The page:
has confirmed that a leaky server on RootsWeb, its free community-driven genealogical website, inadvertently exposed a file containing 300,000 usernames, email addresses and passwords online. In a statement issued over the weekend, Ancestry's chief information security officer Tony Blackham said a security researcher notified the company of the unsecured file on 20 December.

Troy Hunt, security expert and creator of the data breach repository "" reported the existence of the file to Ancestry and said the data was compromised in 2015.

After reviewing the file, the company's security team confirmed that it did contain the login details of users of RootsWeb's surname list information - a service it retired earlier in 2017. About 7,000 of those login credentials belonged to active Ancestry customers.

Blackham said that although the file was legitimate, the "majority of the information was old".

"Though the file contained 300,000 email/usernames and passwords, through our analysis we were able to determine that only approximately 55,000 of these were used both on RootsWeb and one of the Ancestry sites, and the vast majority of those were from free trial or currently unused accounts," Blackham explained.

"Our team also uncovered other usernames that were present on the RootsWeb server that, though not on the file shared with us, we reasonably believe could have been exposed externally. We are taking the additional step of informing those users as well."

The company said RootsWeb does not store sensitive information such as credit card data or social security numbers. There is currently no evidence to suggest that the exposed data was accessed or exploited by any malicious threat actors, the company said.

Ancestry has not offered any specific details as to how or why the data was insecurely stored on the server.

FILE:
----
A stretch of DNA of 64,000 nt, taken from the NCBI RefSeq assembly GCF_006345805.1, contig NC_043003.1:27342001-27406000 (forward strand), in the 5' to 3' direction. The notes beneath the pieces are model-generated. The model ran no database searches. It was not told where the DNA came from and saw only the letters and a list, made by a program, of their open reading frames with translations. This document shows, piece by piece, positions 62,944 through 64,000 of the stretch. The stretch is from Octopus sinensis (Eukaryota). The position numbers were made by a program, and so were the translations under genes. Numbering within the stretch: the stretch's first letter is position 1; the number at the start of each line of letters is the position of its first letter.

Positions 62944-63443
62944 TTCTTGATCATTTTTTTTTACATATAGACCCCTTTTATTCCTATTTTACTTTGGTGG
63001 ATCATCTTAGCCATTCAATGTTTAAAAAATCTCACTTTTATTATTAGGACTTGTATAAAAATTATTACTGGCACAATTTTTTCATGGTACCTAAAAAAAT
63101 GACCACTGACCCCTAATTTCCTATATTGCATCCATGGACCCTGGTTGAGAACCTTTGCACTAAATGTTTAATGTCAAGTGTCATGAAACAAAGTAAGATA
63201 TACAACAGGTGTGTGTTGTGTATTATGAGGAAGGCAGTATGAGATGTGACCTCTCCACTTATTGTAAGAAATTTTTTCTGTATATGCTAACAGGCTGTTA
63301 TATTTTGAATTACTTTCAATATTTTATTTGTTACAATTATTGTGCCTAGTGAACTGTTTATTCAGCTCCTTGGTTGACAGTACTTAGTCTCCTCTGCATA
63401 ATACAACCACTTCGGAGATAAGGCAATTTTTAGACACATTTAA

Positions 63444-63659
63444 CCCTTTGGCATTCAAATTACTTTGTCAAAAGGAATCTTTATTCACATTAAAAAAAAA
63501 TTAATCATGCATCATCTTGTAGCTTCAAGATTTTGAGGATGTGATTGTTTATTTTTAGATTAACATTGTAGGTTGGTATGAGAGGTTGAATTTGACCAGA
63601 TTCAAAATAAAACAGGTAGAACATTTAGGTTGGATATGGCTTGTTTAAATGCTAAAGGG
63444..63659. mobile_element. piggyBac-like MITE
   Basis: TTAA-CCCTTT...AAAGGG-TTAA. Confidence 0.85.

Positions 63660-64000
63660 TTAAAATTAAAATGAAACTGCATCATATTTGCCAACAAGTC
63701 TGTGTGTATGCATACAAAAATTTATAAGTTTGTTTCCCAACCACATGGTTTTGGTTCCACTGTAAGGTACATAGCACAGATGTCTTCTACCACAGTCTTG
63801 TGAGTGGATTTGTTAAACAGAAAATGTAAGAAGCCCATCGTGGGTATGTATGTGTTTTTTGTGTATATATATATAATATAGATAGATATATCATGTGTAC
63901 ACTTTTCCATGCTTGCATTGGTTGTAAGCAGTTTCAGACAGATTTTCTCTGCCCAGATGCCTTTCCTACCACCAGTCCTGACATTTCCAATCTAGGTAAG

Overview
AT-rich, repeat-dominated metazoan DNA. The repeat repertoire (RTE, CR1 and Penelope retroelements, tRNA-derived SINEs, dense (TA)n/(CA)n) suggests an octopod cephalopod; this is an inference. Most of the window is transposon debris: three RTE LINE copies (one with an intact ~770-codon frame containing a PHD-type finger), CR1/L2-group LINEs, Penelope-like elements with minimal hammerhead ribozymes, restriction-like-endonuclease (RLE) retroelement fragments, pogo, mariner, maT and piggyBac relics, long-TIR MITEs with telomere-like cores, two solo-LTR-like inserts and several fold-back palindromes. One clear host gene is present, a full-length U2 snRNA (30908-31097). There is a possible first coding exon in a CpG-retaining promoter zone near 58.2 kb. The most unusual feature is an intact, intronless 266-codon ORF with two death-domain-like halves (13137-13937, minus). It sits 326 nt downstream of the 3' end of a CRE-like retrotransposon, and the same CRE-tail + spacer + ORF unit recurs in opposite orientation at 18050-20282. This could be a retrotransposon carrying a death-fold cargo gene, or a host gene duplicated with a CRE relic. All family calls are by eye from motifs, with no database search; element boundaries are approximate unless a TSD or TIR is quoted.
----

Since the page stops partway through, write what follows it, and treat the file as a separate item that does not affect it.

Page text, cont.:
"We believe the intrusion was limited to the RootsWeb surname list, where someone was able to create the file of older RootsWeb usernames and passwords as a direct result of how part of this open community was set up, an issue we are working to rectify," the company said.

Ancestry said they have no reason to believe that its systems or individual user accounts have been compromised either. The company is currently notifying all affected customers and is working with law enforcement on the issue.

Users who were affected by the leak have had their Ancestry accounts blocked and will have to create a new password the next time they visit. Ancestry has also temporarily taken RootsWeb offline to "ensure that all data is saved and preserved to the best of our ability".

"As RootsWeb is a free and open community that has been largely built by its users, we may not be able to salvage everything as we work to resolve this issue and enhance the RootsWeb infrastructure," Blackham said. As always, your privacy and the security of the data you share with us are our highest priority. We are continually assessing our policy and procedures and always seeking ways to improve our approach to security.

"We are doing a deep analysis of RootsWeb, its design and how we might be able to help the community enhance the site and its services. It is our desire to continue to host these tools for the community with appropriate safeguards in place."

At the time of publication, the website was still unavailable.
Ancestry's RootsWeb accidentally exposed the login credentials of 300,000 accounts including usernames, passwords and email addresses online REUTERS/George Frey